Pictures speak a thousand words: Was the International Sangha Forum event in Bodh Gaya another “old boy’s club” event?

By Adele Tomlin

A few months ago, I wrote a commentary piece titled, “Where Are the Women At the Global Buddhist Summit” concerning said summit in Delhi. One week ago, the press and social media reported  that the 14th Dalai Lama was inaugurating a three-day International Sangha Forum  on “Bridging Traditions, Embracing Modernity-A Dialogue on the Buddha’s Teaching in Today’s World” in Bodh Gaya.

It was disappointing to see yet again an all-male panel on the main stage, bar one: Gopa Maharathi, member of the Bodhgaya Temple management committee. As he is 88, it is possible that the Dalai Lama did not have much say in the people who would be on the main stage with him: his advisors and those around him would have had such authority. Thus, it is strange indeed that an international sangha event had an all-male presence on the main stage and could not find any Buddhist women or nuns to include.

In a show of seeming Gelugpa sectarianism and dominance, with the Dalai Lama and the Ganden Tripa both present at centre stage, with no other heads from the main Tibetan Buddhist lineages equally represented, such as Nyingma and Kagyu (Drugpa, Drigung, Karma). This Gelugpa hegemony is not a new phenomenon for Tibetan Buddhists in exile, or in Tibet. It is now becoming clearer, certainly with scholarly historical scrutiny, how the Gelugpas (headed by the Dalai Lama) took control of Tibet by violent force with the Mongolian military, and then harshly (and often violently) suppressed, censored and stole the property, land, and texts of the other main lineages.

As I mentioned in my article about Tibetan exile “democracy”, even to this day in exile, the Tibetan educational institutions and schools always have photos of the 14th Dalai Lama but not of the other main lineage heads. That may have been how it was done in pre-1959 Tibet, but in-exile, where is the non-sectarianism?

In addition, the main texts and view of Tibetan Buddhists in-exile has become that of Prasangika Madhyamika, at least in the institutions where predominantly Gelugpa Geshes teach. Yet, prior to that the views of Indian masters like Shantarakshita and the Yogacara-Madhyamika, and the Empty-of-Other view of the Tibetan masters were the predominant view. Yet, the Dalai Lama always preaches the importance of non-sectarianism and the importance of the Nalanda tradition of debate and giving all views a “fair hearing.”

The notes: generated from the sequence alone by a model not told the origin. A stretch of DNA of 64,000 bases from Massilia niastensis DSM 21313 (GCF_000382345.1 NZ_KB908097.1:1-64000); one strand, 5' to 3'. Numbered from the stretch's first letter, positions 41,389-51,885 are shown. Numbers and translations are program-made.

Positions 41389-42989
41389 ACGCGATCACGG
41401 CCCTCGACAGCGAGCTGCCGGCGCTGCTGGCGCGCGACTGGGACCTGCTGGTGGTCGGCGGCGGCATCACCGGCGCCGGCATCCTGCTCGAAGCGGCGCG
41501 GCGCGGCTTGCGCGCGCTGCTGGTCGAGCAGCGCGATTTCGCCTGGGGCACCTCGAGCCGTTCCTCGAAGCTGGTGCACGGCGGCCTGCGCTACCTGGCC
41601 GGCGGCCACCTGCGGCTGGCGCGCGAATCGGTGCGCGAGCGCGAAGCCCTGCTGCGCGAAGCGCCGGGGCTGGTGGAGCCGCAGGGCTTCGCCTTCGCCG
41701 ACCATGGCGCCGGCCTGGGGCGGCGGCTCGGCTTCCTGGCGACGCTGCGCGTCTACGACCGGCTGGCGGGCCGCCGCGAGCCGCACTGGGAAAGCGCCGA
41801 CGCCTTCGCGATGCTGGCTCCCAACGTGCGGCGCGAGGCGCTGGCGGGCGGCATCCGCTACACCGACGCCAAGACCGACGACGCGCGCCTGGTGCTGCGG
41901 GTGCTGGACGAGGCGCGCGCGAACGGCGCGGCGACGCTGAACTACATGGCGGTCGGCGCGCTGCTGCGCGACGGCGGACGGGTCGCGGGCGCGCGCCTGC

There is one more reality we must confront: millions of people globally (including in India) were puzzled, hurt and even outraged by the Dalai Lama’s actions and speech with the Indian boy. While he admitted to his error after an outcry that reverberated across international and social media, what followed was perhaps even more alarming: an aggressive defense against individuals and against the Indian media mounted by some Tibetans, which ranged from appeals to it being ‘harmless fun’, cultural relativism and calling the act a “cultural norm” or at its most extreme calling people Chinese spies or ‘western’ racists. Ironically, the 14th Dalai Lama himself has supported a vision of universal secular ethics.

Many children’s rights experts, in particular, Asians and Indians, condemned the incident as inappropriate. Even assuming that the Dalai Lama’s intentions, were innocent and pure (though the boy clearly displayed uncomfortable body language and physically resisted the requests made), it is hard to imagine that any other powerful and influential male religious (or political) leader would have been allowed to head such major events after doing such a thing with a child or woman. Had the 14th Dalai Lama had more Tibetan female advisors and senior secretaries by his side, such a public relations disaster could have possibly been avoided. A fresh, progressive female perspective would also have served as a potential counterweight to the increasingly ossifying and outdated worldview and tactics of his supporters, whether in his inner circle or online anywhere in the world.

The Buddhist sangha, as originally founded by Shakayamuni Buddha, is a fourfold one, supposedly equal between laymen, laywomen, monks, and nuns. Yet judging by the photo of the conference, one would think that the Buddhist sangha is made of monks only. Perhaps that was the unspoken message and symbol of it all? On seeing that photo, most women might understandably not see it as a sangha for and including women. Seeing, after all, is believing.

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